Changing Priorities: Dana Farbo’s Long, Adventurous Road to Advertising


At 46 years old, Creative Priority CEO Dana Farbo (left) reckons he’s traveled many paths in his professional life, a journey in itself that’s taken him from his rural, Midwestern stomping grounds to Madison Avenue. “I’ve gone through different stages in my life, you have no idea,” the chief exec explains via phone from his interactive agency’s Big Apple headquarters. “I grew up on a large farm in central North Dakota, and got an economics degree from there, then started doing different things, from farming to being a salesperson in Montana and Wyoming, to moving to Minnesota to become a stockbroker.”

It was this whirlwind sales experience that likely provided an easier transition into the advertising world for this former farmhand. By the time Farbo decided to make his last career change, it was an auspicious time for non-traditional media — specifically the advent of the interactive space. “Back in ’95, I was working for American Cyanamid Company, and leading the charge—or I was handed the charge in the relatively unknown area of interactive,” he explains. Farbo spent the next six years helping shape the unknown into a viable marketing medium, first cutting his teeth in communications efforts with American Cyanamid, then taking on VP of Client Services duties for Nethod LLC, a Euro RSCG Company.

But like any other enterprising executive that’s a success story in the space nowadays, Farbo decided to pack up his amassed marketing know-how and strike out on his own. In 2001, Farbo co-founded Creative Priority with creative director/Parsons grad DJ Haddad, but history would dictate it wasn’t the best of times to undertake an entrepreneurial endeavor. “It was an interesting time to start an interactive business, because the bubble was bursting, the balloon was off as they say,” Farbo recalls. “People were scared as hell, and money was starting to dry up.”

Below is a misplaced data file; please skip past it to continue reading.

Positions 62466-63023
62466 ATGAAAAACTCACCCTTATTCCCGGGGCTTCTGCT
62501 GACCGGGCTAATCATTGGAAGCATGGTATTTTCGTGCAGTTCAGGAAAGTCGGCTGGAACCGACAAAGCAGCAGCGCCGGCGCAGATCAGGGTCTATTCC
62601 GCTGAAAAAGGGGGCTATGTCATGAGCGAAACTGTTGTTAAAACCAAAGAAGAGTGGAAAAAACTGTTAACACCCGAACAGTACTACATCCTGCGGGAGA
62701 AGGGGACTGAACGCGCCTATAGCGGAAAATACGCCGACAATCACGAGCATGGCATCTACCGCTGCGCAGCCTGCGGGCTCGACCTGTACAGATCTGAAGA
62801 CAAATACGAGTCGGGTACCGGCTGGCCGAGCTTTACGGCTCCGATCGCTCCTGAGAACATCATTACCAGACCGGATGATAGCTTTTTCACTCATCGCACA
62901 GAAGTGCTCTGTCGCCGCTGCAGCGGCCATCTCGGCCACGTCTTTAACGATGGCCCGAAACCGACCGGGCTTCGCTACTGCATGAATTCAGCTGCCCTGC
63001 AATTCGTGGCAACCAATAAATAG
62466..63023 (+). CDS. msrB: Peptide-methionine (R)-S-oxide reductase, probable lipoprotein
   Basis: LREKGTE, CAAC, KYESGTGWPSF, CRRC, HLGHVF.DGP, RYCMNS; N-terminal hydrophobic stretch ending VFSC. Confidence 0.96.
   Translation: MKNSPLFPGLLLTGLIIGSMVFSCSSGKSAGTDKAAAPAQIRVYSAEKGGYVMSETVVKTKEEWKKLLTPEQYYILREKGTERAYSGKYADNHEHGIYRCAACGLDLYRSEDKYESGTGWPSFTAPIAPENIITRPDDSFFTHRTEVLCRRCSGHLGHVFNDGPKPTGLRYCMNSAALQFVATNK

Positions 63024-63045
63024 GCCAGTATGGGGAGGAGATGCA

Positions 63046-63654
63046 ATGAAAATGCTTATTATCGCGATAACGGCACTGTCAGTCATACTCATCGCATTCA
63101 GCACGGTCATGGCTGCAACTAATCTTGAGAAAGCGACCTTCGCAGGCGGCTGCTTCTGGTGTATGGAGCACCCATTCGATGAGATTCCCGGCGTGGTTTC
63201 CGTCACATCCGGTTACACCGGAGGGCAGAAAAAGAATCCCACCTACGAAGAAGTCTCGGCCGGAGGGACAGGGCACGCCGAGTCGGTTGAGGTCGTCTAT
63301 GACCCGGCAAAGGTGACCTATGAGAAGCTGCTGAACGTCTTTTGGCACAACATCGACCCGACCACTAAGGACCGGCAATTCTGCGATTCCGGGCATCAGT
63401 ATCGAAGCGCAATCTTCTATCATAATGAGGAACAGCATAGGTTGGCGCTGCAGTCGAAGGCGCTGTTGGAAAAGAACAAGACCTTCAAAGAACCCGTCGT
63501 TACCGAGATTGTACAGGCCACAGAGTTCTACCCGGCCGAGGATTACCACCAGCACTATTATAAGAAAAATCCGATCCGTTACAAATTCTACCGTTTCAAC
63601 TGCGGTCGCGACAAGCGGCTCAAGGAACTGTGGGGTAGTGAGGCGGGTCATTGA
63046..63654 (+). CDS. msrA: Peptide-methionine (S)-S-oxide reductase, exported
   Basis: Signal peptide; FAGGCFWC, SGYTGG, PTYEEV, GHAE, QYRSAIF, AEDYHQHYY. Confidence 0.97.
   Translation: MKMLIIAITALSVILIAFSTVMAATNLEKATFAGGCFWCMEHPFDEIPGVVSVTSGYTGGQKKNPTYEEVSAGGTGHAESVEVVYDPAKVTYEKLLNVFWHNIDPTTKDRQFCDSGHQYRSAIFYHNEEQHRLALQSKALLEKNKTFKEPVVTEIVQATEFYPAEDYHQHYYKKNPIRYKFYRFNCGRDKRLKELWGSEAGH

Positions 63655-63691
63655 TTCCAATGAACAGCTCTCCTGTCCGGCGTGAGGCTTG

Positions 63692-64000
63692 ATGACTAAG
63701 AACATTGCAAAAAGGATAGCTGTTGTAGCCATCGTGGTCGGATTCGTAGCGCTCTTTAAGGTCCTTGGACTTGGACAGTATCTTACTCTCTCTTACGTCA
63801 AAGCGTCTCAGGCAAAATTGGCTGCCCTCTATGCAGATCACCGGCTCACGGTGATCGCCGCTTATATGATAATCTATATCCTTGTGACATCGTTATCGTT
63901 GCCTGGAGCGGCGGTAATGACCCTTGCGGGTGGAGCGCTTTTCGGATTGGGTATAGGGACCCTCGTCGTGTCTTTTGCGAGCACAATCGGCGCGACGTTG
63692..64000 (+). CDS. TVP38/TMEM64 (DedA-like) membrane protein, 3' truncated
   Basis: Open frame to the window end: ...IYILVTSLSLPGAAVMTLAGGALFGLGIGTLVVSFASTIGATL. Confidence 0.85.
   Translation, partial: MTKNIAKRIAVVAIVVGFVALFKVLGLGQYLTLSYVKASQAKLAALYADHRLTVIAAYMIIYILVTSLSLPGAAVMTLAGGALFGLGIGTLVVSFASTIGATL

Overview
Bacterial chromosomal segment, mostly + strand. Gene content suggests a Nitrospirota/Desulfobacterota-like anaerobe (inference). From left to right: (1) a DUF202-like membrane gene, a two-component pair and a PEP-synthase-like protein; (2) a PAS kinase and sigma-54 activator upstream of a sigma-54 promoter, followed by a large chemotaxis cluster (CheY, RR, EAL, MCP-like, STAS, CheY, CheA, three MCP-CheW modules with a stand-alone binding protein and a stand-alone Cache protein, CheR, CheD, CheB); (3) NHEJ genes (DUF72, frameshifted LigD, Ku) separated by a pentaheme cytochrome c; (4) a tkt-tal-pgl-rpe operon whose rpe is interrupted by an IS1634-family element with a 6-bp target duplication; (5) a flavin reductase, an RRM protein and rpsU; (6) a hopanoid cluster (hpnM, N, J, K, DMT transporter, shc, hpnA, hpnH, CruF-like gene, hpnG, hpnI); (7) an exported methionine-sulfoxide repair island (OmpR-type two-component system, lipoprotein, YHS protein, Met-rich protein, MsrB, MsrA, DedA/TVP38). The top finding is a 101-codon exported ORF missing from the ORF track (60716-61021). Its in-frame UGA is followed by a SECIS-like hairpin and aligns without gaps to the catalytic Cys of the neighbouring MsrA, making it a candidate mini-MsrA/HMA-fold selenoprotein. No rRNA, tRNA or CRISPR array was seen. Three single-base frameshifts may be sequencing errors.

Still, Farbo and Haddad took the half-full perspective and dove in anyways. “Our expectations were basically set at that time for how to approach a market from what appeared to be no business and then build a business around that so that we are structurally sound and in a growth position,” Farbo says. “We knew the space real well, and we had great client relationships, so we felt that the future was around interactive.”

It seems to be a recurring theme among the dotcom bust survivors that those with determination and solid strategy won out over those with gold rush fever. That can perhaps explain why within just a year, the online medium was resurrected and Creative Priority was picking up high honors including ad:tech 2002’s Interactive Best Direct Response and Best of Show awards. Since signing its first client Wyeth, CP’s integrated package of communications strategy, identity development, incentive and sales promotion marketing, advertising creative, media buying/planning and graphic design has lured in several top-notch clients—a peculiar amount of which are also pharmaceutical outfits (Merck, Pfizer, Novartis).

Still, Farbo insists that Creative Priority has made it a priority to extend its olive branch to different industries, most recently the financial and consumer arenas. “We’re primarily in pharmaceuticals—we’ve got a lot of background in pharmaceuticals coming out of Nethod and extending it to Creative Priority,” he explains. “But we’ve moved from being primarily an interactive agency to being an overall integrated agency where we do print, television—whatever it takes for the client. That said, in the financial arena along with ING Direct, we’re the agency of record for NYMEX, which is New York Mercantile Exchange. We’ve had a lot of project work with Citigroup these days. We’ve worked with investment banks. Financial is a big area for us.”



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